Mental illness can be an important factor in criminal law cases. One such factor is the defendant’s sanity at the time of the offense. If the defendant can establish his or her insanity at the time the offense was committed, the jury may acquit the defendant on this ground. In the context of criminal defense, insanity means that due to a mental disease or defect, the defendant did not know the nature and quality of his or her act or did not understand that the act was wrong. A defendant who is acquitted by reason of insanity is placed in temporary custody for evaluation. Depending on the evaluation, the defendant will be conditionally released, released without conditions, or hospitalized.
Even if a mentally ill defendant cannot establish an insanity defense, the fact of the defendant’s mental illness is still important as it may lessen the punishment he or she will face. After a defendant is found guilty, there is a sentencing proceeding in which he or she has an opportunity to present evidence relevant to punishment. During this proceeding, the defendant can show how suffering from a mental illness has affected his or her life and behavior. This may reduce the ultimate sentence imposed.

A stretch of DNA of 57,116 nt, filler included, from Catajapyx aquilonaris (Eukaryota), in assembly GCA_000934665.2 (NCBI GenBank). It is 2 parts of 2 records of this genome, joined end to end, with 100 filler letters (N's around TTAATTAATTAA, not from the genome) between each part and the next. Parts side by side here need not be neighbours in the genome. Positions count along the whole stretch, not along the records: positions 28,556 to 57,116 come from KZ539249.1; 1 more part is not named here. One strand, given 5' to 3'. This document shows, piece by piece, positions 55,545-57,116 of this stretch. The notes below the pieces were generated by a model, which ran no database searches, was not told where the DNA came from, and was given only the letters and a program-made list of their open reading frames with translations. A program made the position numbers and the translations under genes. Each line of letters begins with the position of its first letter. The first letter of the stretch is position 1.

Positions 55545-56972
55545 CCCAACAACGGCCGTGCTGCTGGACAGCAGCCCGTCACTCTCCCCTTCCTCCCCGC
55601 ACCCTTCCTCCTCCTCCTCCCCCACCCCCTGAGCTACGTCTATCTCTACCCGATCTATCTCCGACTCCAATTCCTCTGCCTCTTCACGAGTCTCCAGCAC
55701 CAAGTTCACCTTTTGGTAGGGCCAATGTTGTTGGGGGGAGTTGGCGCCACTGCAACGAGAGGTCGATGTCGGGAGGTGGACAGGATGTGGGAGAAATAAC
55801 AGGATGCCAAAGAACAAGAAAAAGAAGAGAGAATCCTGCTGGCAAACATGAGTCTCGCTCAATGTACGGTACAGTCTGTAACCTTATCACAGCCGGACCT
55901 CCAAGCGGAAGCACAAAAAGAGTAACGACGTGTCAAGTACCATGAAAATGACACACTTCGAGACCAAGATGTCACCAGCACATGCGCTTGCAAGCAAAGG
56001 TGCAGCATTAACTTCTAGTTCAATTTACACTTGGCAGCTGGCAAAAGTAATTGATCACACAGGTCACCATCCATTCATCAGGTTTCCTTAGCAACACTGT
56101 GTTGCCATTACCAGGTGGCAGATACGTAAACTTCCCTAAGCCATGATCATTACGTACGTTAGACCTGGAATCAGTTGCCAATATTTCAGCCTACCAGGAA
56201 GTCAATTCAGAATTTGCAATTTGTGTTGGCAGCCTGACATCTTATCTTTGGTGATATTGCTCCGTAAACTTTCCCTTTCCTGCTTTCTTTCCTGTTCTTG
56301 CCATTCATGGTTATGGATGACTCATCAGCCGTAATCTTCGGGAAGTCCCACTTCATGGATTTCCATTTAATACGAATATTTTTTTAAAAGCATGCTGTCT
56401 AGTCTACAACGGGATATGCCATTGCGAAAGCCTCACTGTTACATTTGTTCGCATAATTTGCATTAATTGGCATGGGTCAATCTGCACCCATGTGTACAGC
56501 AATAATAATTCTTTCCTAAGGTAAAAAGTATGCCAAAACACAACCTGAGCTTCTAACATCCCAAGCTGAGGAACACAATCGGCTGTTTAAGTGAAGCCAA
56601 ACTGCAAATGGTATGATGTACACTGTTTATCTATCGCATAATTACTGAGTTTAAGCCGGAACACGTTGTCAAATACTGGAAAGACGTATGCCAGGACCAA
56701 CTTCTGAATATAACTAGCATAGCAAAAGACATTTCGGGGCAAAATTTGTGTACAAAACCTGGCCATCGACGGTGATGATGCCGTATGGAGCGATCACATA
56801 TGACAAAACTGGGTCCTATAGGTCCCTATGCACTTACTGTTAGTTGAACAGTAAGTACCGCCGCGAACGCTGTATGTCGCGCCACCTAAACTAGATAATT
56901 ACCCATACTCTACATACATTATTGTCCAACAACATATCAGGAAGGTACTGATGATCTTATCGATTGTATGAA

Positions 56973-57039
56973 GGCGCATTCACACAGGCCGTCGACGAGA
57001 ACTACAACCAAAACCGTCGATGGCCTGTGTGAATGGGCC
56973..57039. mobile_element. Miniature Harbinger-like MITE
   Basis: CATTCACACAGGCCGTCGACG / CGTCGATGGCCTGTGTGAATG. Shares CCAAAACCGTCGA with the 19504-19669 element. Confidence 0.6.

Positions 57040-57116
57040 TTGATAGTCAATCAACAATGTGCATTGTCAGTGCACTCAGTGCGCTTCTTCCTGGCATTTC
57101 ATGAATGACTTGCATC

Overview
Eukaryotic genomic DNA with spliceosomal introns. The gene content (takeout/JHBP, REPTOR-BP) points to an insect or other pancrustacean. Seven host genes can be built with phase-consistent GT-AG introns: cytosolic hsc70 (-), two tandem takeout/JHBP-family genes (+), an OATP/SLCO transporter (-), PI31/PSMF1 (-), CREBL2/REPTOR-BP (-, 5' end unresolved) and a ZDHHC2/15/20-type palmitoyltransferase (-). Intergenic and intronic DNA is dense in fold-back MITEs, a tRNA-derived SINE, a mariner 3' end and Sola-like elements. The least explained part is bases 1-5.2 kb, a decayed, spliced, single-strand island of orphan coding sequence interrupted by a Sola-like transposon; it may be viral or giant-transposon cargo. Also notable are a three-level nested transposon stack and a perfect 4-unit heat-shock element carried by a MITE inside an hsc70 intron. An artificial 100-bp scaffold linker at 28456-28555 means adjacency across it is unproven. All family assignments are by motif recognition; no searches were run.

Another issue in criminal cases is the defendant’s competency to stand trial. A defendant is not competent to stand trial if he lacks substantial capacity to understand the charges against him or to assist in his own defense. If a defendant is found incompetent to stand trial, the court must order that the defendant receive treatment to restore his competency. If, however, the court determines the defendant is unrestorably incompetent, it generally must order that he be released, committed for treatment, or certified for eligibility for admission to a training center for individuals with mental retardation (unless the defendant is charged with a sexually violent offense or capital murder).
Mental illness issues can be critical to the outcome of criminal cases. It is very important that your attorney understand all of the ways in which mental illness may be relevant to your defense. The Mental Health Law Group represents criminal defendants who have various types of mental health disorders.